I had an interesting and salutary experience recently when travelling in Germany. I was using my Blackberry to read my emails, careful (I thought) to be connecting to WiFi in the airport, hotel and so forth.
When I got back to Jersey, I received a text message from my provider, Sure, alerting me that I had high mobile data usage. I was surprised, since I thought I’d been using WiFi almost all the time.
It seems that even when the little WiFi logo is showing on my phone, it may decide (according to Sure) that the connection is insufficiently stable and use GPRS instead.
When I challenged the bill, the only itemisation they were willing to provide showed dates & times of downloads during my stay. One of these — upon arrival in Munich and whilst I was still in the airport on WiFi — was for 500MB of data in a single transaction. I asked for more details and was told nothing further was available. Since I don’t watch movies on my Blackberry, it’s hard to imagine what that 500MB could possibly have been, notwithstanding that in any case I had been under the impression I was using WiFi not Data Roaming.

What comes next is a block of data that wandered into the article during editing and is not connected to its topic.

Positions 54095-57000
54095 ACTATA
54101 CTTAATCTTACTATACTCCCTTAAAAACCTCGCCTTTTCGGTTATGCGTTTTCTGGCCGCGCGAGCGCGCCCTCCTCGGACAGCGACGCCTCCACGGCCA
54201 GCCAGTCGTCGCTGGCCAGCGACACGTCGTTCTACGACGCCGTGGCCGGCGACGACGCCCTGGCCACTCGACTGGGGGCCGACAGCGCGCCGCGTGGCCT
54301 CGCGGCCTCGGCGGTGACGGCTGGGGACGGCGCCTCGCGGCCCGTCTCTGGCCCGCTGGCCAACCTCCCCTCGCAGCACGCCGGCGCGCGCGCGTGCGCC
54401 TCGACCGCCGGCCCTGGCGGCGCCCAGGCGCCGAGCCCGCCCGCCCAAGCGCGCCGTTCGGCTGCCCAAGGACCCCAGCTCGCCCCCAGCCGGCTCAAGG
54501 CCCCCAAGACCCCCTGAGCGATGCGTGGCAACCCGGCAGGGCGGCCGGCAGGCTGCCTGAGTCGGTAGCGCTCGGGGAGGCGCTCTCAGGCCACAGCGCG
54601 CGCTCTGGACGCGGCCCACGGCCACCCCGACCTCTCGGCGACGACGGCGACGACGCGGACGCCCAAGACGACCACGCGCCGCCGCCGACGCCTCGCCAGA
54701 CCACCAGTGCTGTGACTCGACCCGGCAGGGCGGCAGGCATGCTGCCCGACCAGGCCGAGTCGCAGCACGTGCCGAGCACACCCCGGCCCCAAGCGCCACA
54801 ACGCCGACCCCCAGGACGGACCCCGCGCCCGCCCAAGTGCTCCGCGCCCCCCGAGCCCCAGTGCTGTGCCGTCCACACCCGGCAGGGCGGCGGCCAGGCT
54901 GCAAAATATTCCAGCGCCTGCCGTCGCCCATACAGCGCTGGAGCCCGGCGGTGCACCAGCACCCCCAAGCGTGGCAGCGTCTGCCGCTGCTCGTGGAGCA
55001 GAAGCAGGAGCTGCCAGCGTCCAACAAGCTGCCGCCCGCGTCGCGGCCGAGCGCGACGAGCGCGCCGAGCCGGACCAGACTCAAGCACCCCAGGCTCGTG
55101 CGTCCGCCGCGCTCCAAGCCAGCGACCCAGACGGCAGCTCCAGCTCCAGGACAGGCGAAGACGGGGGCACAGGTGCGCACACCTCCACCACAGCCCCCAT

That really surprised me — in an era when all our electronic correspondence is in all likelihood being monitored by the security services, and when even our internet search history is being recorded, is my telecoms provider seriously claiming that they don’t know what IPs I connected to and/or what was being downloaded? I find that incredibly difficult to believe.
What makes it even more interesting is that effectively this means that Sure can just make up my bills — there is no challenge I can apparently make to these charges: as far as they are concerned, their word is law. Yet for fixed line telephony there have been numerous examples of customers being billed for calls that were never made, so what sanction do I have? I’m not even sure there’s a regulator in Jersey I can refer the matter to.
This little problem also revealed just how awful the Sure customer service ‘experience’ is: they were totally implacable throughout the process. Needless to say, we are taking our customer elsewhere.
This article first appeared on LinkedIn 1 November 2014